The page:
After The Flood, Nike Foundation & GirlHub Rwanda
After The Flood is a data design agency. They help their clients make sense of the data deluge for their customers and organisations. They make digital products and video so that people can understand, act on or profit from the data around them.
How we helped After The Flood
We provided After The Flood with a product manager for its project with Nike Foundation to develop a working prototype of Girl Impact Map, a GIS data analytics and visualisation product to support humanitarian projects in Rwanda.
“Jock is passionate about the ability for product management to focus the business on audience needs first and foremost. He is a very capable logistician and has particular aptitude around data-focussed projects where he brings a lot of experience to bear in pushing for integrity and structure of data in products that meet user needs.”— Max Gadney, Founder, After The Flood
This concept-to-delivery project involved:
- eliciting user needs by conducting stakeholder interviews and product discovery workshops in Rwanda and the UK;
- working with visual and user interface designers to translate users needs into product mockups;
- setting up the development, testing, communication and Agile delivery systems to build the product;
- managing the project budget and sourcing geodata specialists;
- establishing best practices for data sourcing and curation; and
- working with developers to translate the information architecture and designs into finished product.
Starting from scratch
At the outset of the project, everything including the delivery team, the infrastructure we needed to build, test and deploy the product, even the office working space itself, needed to be set up.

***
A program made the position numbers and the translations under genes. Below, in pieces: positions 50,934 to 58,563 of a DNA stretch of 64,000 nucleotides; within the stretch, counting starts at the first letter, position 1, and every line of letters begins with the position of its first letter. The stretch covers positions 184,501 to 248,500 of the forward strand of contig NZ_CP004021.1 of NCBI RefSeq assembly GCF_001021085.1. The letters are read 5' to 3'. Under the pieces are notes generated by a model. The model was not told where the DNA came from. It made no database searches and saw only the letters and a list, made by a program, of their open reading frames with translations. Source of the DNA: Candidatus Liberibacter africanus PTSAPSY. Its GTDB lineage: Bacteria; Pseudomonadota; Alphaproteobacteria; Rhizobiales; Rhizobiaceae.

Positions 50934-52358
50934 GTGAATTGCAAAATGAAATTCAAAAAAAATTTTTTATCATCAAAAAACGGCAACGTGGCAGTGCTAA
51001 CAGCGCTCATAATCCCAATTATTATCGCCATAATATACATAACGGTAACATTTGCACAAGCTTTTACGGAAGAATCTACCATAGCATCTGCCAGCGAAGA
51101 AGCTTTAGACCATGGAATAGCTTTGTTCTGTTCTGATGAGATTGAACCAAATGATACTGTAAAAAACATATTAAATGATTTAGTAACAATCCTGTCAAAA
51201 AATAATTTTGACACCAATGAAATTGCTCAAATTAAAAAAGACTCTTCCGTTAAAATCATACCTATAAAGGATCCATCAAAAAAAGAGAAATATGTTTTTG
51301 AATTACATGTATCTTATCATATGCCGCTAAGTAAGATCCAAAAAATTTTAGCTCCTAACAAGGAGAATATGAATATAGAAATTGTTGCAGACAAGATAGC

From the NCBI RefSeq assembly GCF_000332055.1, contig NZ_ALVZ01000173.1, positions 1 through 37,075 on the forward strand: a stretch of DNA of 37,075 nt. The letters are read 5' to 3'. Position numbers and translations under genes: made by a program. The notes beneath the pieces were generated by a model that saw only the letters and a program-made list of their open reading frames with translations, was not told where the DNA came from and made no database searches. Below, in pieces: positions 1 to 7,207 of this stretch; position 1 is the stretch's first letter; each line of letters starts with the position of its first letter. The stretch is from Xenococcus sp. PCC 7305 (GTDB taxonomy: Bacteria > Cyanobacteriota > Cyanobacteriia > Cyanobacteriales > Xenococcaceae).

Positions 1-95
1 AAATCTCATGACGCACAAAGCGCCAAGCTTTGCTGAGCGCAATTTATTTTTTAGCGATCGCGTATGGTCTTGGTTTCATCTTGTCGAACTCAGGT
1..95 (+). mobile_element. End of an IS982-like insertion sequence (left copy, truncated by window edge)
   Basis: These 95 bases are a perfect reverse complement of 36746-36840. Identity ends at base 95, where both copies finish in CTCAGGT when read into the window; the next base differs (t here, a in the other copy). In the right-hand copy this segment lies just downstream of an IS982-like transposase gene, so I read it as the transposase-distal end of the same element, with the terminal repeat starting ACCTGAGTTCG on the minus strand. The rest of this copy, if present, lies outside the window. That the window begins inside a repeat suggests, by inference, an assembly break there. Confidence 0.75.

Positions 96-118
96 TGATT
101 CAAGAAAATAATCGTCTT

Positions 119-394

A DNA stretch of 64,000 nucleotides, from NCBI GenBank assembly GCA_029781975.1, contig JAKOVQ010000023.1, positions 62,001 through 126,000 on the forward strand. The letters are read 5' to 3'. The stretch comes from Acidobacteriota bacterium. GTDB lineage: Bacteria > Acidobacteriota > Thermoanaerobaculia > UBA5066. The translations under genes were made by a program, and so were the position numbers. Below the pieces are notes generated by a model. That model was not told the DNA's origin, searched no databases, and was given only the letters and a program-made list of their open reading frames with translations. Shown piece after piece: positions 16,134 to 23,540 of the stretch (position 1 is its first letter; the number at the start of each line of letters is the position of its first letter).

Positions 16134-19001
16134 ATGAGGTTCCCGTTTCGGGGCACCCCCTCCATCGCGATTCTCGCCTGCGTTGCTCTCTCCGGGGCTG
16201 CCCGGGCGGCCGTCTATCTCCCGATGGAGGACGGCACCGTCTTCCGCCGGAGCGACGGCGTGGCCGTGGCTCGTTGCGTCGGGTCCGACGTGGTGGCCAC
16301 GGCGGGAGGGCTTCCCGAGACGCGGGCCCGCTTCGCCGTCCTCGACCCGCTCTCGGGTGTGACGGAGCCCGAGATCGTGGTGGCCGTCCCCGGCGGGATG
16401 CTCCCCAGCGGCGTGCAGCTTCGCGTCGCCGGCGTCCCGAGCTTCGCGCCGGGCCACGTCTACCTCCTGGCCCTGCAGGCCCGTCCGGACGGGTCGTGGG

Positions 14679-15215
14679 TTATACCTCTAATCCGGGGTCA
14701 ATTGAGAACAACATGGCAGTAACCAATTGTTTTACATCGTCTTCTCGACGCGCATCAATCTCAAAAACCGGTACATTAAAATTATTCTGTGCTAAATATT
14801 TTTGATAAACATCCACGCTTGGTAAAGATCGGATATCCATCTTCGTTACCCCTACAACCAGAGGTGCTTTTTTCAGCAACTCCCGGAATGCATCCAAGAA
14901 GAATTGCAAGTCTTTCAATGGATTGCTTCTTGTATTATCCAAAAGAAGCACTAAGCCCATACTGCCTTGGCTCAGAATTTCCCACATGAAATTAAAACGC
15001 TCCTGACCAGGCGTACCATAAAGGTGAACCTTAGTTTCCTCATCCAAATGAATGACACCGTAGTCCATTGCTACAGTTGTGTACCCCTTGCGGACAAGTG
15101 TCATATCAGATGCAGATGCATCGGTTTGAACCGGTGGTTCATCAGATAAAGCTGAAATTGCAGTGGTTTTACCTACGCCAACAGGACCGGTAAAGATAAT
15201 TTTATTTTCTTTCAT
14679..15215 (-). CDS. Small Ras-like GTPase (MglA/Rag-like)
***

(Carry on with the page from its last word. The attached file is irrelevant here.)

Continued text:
We helped to bring in specialists in the various disciplines we needed to research, design and deliver the product. Our product manager was the only consistent team member throughout the delivery process, and we helped to ensure the work continued seamlessly despite frequent team changes.
We used cloud-based services wherever possible to reduce overheads and streamline development. This also facilitated handover of the prototype product to After The Flood’s client at the end of the project.
This was a complex work package involving the careful management of many organisational stakeholders.
In the UK, we balanced the respective needs of After The Flood, its client the Nike Foundation, co-sponsor the Department for International Development (DFiD, as it was then).
In Rwanda, we actively engaged with government departments, non-governmental organisations (NGOs), charities, and overseas development agencies, all of whom would either be providing data for the product, using the product directly, or supporting the product politically or financially.
The concept for the product evolved as we conducted interviews with the anticipated users. The starting point was the desire of the Nike Foundation to showcase the impact of their interventions in Rwanda on girls’ health, welfare and education.
Through our user research, it became clear that a significant unmet need was for the various organisations operating in that sphere to understand how their interventions were overlapping, and which geographical areas were being underserved.
We took into account contextual information such as typical internet bandwidth, web browser usage, and other constraints in Rwanda to inform the visual design, choice of technologies, and performance characteristics necessary for the product to be used easily.
We were also able to validate our design decisions through repeated rounds of research in person with users in Rwanda.
The product provided a visually intuitive geographical map for navigating and exploring statistical and qualitative information. One of the design challenges was how to allow a user to easily choose which data sets they wished to overlay on the map, from 100s of potential choices.
We also needed a robust method to assess and improve the quality of the data sets provided to us by organisations operating in Rwanda.
Given the number of stakeholders involved, this would have been a challenging project to undertake even without the added complexity of a user base primarily situated in Rwanda. We were able to successfully deliver a working prototype to the Nike Foundation in 9 months from a standing start.